As described and illustrated, aspects of the present invention provide a way to secure a technician to a pole during elevated line work which keeps the technician from descending if the gaffs of the technician cut out from the pole.

The examples presented herein are intended to illustrate potential implementations of the present method and system embodiments. It can be appreciated that such examples are intended primarily for purposes of illustration. No particular aspect or aspects of the example method and system embodiments described herein are intended to limit the scope of the present invention. The configuration and specific functions of a particular support device, for example, are provided merely for convenience of disclosure.

It is to be understood that the figures and descriptions of the present invention have been simplified to illustrate elements that are relevant for a clear understanding of the present invention, while eliminating, for purposes of clarity, other elements. Those of ordinary skill in the art will recognize, however, that these and other elements may be desirable. However, because such elements are well known in the art, and because they do not facilitate a better understanding of the present invention, a discussion of such elements is not provided herein.

It is to be understood that the figures and descriptions of the present invention have been simplified to illustrate elements that are relevant for a clear understanding of the present invention, while eliminating, for purposes of clarity, other elements. Those of ordinary skill in the art will recognize, however, that these and other elements may be desirable. However, because such elements are well known in the art, and because they do not facilitate a better understanding of the present invention, a discussion of such elements is not provided herein.

It can be appreciated that, in some embodiments of the present methods and systems disclosed herein, a single component can be replaced by multiple components, and multiple components replaced by a single component, to perform a given function. Except where such substitution would not be operative to practice the present methods and systems, such substitution is within the scope of the present invention.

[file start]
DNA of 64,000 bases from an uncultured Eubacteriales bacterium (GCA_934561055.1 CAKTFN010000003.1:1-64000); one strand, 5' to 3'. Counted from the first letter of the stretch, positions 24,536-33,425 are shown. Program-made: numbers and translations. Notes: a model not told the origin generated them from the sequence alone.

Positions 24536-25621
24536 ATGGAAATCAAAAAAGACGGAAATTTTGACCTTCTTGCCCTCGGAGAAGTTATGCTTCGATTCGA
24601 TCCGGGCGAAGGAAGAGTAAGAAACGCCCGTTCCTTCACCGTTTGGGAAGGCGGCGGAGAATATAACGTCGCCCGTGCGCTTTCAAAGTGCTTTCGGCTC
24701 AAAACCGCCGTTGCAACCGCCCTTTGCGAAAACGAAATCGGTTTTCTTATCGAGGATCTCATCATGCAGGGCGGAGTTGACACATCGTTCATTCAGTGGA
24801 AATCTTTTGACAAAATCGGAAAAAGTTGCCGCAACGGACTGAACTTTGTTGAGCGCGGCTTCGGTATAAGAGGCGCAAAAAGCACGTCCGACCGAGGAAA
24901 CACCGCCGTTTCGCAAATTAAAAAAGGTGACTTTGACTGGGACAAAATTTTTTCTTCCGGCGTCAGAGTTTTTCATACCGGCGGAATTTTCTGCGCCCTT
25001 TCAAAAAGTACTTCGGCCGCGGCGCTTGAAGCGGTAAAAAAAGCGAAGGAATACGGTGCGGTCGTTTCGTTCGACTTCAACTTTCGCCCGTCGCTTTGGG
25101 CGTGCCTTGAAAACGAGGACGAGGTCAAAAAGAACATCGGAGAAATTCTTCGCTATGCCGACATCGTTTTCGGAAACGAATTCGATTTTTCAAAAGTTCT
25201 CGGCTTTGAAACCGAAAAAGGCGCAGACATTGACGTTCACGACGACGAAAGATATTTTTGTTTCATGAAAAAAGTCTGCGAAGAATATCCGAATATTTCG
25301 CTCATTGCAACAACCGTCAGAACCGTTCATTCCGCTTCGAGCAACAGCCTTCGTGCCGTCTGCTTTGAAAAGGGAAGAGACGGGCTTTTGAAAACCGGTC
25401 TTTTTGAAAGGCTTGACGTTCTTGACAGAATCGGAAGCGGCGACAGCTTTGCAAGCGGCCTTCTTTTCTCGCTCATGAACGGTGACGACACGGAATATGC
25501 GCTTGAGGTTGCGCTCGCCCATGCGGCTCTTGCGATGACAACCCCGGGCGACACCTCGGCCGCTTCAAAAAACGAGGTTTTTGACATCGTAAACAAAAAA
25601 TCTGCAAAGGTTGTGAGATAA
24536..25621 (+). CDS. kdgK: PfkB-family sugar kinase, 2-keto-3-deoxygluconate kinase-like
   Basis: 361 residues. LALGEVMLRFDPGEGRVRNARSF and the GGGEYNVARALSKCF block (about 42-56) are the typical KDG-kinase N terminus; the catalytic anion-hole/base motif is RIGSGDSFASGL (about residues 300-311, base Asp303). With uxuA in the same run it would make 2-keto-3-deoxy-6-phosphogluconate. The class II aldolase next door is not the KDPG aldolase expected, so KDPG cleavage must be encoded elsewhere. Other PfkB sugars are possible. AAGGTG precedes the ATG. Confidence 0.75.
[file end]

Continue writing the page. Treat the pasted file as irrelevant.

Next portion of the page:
Whereas particular embodiments of the invention have been described herein for the purpose of illustrating the invention and not for the purpose of limiting the same, it can be appreciated by those of ordinary skill in the art that numerous variations of the details, materials and arrangement of parts may be made within the principle and scope of the invention without departing from the invention as described in the appended claims.

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Referenced by
Citing PatentFiling datePublication dateApplicantTitle
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Classifications
U.S. Classification182/9, 182/133
International ClassificationA62B35/00, A63B27/00, A63B27/02
Cooperative ClassificationA63B27/02, A63B27/00, A62B35/00
European ClassificationA63B27/02, A63B27/00
Legal Events
DateCodeEventDescription
Feb 4, 2014FPExpired due to failure to pay maintenance fee
Effective date: 20131213
Dec 13, 2013LAPSLapse for failure to pay maintenance fees
Jul 26, 2013REMIMaintenance fee reminder mailed
May 21, 2009FPAYFee payment
Year of fee payment: 4
Aug 22, 2003ASAssignment
Owner name: BELLSOUTH INTELLECTUAL PROPERTY CORPORATION, DELAW
Free format text: ASSIGNMENT OF ASSIGNORS INTEREST;ASSIGNORS:DIGGLE, III, FREDERICK JAMES;FAULKNER, KNOX LAMAR;REEL/FRAME:014427/0811
Effective date: 20030820